My friend, Debbie, has over 100 cookbooks. I can’t even begin to imagine how she knows what is in them all much less the one or two favorite recipes in each one. Writing a cookbook sounds relatively easy– just get a bunch of great recipes together and there you go. Not so easy.
I took a cooking class a few years ago from Jean Francois Meteigner, Chef and owner of La Cachette Bistro in Los Angeles and previously, the celebrated Chef at L’Orangerie in Los Angeles. Like any good cooking class student, I came armed with his cookbook, “Cuisine Naturelle,” for him to sign, which he gladly did. When I asked him if he was going to write another cookbook, he said “Absolutely NOT! It was the worst experience of my life and I will NEVER do it again!” He went on to tell me is that he cooks by taste, smell, sight and experience. Doing the cookbook required him to write down the precise measurements and processes, something that is just a sixth sense for him. It just took much of the creative joy out of developing the cookbook. For him it was like writing an unchanging script by someone who changes the script with each time he makes the dish. As I watched him cook that day, I understood exactly what he meant – what makes chefs like Jean Francois so extraordinary is that they are truly culinary artists. Each creation is just a little different every time, but always spectacular. Then, there are the mere mortals like me who need a playbook to be adventuresome in the kitchen.
My favorite cookbooks are ones that are focused on a theme, whether it is a particular ethnic cuisine or a course of the meal. I was in Williams-Sonoma several weeks ago and a new cookbook caught my eye. It was just a small book, but after leafing through a few pages I knew I had to have it and would make every recipe in it – “For Every Season There is a Salad” by Linda Steidel. What I love about this book is that it is organized by season: Summer, Autumn, Winter and Spring, with each section’s recipes using the ingredients in season at their peak of freshness. What is also great is that Linda has other types of recipes that are accompaniments to salads.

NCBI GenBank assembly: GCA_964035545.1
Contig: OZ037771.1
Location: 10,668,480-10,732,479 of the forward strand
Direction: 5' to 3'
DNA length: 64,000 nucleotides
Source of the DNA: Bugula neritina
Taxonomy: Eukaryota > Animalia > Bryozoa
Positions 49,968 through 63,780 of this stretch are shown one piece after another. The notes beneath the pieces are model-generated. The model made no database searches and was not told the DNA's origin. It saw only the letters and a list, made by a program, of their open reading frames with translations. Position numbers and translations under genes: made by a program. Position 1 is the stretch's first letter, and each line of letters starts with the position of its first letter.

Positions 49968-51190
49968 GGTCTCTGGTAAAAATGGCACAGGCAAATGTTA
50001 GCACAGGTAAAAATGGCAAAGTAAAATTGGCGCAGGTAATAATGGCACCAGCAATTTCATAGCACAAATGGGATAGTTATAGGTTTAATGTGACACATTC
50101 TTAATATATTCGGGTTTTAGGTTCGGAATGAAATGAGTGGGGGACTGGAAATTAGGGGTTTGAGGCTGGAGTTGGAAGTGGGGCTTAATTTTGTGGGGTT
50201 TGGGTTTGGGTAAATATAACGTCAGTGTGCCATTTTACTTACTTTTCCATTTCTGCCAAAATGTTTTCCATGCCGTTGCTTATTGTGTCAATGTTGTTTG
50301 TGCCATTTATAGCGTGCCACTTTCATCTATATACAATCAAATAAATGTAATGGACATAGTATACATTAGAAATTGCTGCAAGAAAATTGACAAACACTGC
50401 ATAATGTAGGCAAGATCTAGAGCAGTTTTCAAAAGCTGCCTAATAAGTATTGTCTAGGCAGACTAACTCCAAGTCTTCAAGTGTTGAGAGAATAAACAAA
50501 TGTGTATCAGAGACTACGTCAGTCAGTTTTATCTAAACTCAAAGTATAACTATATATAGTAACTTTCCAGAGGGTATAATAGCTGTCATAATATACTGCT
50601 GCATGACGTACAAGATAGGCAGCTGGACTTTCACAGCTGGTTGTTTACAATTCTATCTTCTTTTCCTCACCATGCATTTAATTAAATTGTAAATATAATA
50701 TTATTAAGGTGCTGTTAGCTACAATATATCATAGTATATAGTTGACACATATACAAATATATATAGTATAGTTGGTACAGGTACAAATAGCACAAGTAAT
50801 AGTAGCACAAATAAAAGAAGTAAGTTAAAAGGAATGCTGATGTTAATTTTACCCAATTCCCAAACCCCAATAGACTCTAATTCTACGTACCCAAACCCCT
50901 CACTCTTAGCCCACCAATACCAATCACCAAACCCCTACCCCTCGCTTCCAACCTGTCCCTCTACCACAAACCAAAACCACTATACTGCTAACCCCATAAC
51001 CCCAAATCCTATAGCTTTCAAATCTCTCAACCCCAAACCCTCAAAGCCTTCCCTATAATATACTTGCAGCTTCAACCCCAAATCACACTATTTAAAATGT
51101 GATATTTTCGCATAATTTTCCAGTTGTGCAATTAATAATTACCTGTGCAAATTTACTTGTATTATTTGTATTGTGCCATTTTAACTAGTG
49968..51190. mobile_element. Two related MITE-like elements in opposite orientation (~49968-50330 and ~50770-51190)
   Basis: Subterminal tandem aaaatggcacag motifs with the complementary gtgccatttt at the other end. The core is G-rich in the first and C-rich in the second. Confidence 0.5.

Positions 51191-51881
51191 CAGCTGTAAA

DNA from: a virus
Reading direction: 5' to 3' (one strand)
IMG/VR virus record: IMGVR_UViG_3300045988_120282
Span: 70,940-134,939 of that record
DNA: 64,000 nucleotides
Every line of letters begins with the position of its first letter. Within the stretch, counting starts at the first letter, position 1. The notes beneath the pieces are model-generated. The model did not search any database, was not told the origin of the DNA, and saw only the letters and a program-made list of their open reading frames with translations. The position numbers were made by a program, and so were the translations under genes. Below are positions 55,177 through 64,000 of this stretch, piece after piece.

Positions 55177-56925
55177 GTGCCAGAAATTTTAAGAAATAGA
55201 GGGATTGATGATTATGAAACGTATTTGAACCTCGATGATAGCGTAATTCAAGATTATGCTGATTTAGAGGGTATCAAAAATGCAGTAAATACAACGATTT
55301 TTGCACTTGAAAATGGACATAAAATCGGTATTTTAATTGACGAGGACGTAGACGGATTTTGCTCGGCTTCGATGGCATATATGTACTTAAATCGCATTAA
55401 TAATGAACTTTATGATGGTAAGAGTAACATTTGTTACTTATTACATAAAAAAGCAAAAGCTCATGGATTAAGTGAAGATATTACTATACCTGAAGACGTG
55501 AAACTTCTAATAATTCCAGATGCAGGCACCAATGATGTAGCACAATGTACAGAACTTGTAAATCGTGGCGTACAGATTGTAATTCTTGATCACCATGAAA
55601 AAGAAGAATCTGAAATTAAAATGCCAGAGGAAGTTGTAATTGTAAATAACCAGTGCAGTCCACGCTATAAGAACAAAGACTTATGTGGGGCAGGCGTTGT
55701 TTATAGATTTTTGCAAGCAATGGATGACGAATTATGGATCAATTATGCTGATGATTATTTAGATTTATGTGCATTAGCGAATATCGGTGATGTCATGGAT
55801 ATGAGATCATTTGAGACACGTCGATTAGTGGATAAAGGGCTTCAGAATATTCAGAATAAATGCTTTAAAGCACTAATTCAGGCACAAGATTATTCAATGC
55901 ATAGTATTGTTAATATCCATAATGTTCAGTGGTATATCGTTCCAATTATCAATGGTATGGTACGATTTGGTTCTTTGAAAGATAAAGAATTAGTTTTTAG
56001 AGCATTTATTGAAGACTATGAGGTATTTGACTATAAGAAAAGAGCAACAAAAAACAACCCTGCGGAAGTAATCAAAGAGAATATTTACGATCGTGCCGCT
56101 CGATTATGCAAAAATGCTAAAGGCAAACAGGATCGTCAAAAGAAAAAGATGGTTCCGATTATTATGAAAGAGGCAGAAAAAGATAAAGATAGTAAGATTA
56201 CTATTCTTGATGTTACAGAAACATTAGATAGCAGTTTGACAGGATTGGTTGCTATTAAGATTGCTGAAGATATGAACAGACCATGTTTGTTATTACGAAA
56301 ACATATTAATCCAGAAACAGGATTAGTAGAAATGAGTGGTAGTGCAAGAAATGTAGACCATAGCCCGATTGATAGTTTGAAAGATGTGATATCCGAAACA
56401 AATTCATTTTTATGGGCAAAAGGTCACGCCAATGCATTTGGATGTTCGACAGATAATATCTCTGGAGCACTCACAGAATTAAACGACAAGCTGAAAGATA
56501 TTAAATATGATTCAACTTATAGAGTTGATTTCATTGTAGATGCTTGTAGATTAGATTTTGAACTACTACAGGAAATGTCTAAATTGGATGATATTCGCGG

I made two of the recipes from this cookbook for our Easter Dinner this year. The one from the Spring section was “Butter Lettuce with Cucumber Ranch Dressing and Cherry Tomatoes”. This is a wonderfully thick and tangy dressing and can also be used as a sauce accompanying grilled lamb chops. I also served the recipe from the Summer section, “Tomato and Onion Tart”. Both were the stars of the meal. I hope you enjoy these simple, delicious recipes…and oh yes, buy the cookbook!
Butter Lettuce with Cucumber Ranch Dressing & Cherry Tomatoes
2 heads butter or Boston lettuce
1 box cherry or grape tomatoes
Cucumber Ranch Dressing (Makes 2 1/4 cups)
1 medium cucumber, peeled, halved lengthwise, seeded and grated on the large holes of a box grater
1 tbsp finely chopped shallots
1/4 cup sour cream
1/4 cup low-fat buttermilk
1/4 cup mayonnaise
3 1/2 tbsp fresh lemon juice (about 1 lemon)
1 1/4 tsp salt
Pinch of cayenne pepper
3 tbsp finely chopped flat leave parsley
3 tbsp finely chopped fresh chives
Stir together cucumber, shallot, sour cream, buttermilk, mayonnaise, lemon juice, salt, cayenne, parsley and chives in a medium bowl. Season with additional salt or cayenne pepper, if desired. Dressing can be refrigerated in an airtight container for up to 3 days.
Tear the leaves of the lettuce and add to a bowl with the tomatoes. Add about 1/2 cup of the dressing until all of the leaves are lightly coated.
Tomato and Onion Tart
2 large onions (about 1 1/2 lbs.) sliced thinly
2 tbsp olive oil
1/2 lb. Gruyere cheese shredded (about 2 cups)
1/2 lb. plum tomatoes cut into 1/2 inch wedges
1/2 lb. medium yellow tomatoes (or 1/2 lb. plum tomatoes if yellow tomatoes are not available) cut into 1/2 inch wedges
1/4 cup Nicoise olives, pitted
One recipe for butter pastry dough (I used the Pillsbury prepared pie crust dough from the refrigerated section in the grocery and it worked just as well)
Butter Pastry Dough
2 cups all-purpose flour
1 1/2 tsp salt
1 1/2 sticks cold unsalted butter cut into bits
6 – 7 tbsp ice water.
In a large heavy skillet cook onions with salt to taste in oil, covered over moderate heat, stirring occasionally, until softened, about 20 minutes (I added 1 tbsp fresh thyme leaves and it was amazing). Remove lid and cook onions, stirring occasionally, until golden and any liquid evaporates. Remove skillet from heat and cool onions slightly.
Preheat oven to 375 degrees.
On a lightly floured surface, roll dough into a 14 inch round. Transfer to a 12 inch tart pan or a 12 inch quiche dish (DON’T use a smaller pan than 14 inches, the tart will be too thick when filled and will not cook properly). Spread onion mixture over the dough and top with cheese. Arrange tomato wedges and olives in concentric circles over cheese and season with salt and pepper.
Bake tart in middle of oven 1 hour, or until pastry is golden, cool on a rack. Remove rim of tart pan. Serve warm or at room temperature.
Butter Pastry Dough
In a food processor mix the flour and salt together. Add the butter until mixture resembles coarse meal. Add ice water, 1 tablespoon at a time, until mixture begins to form into a dough. Form dough into a disk and chill for 30 minutes.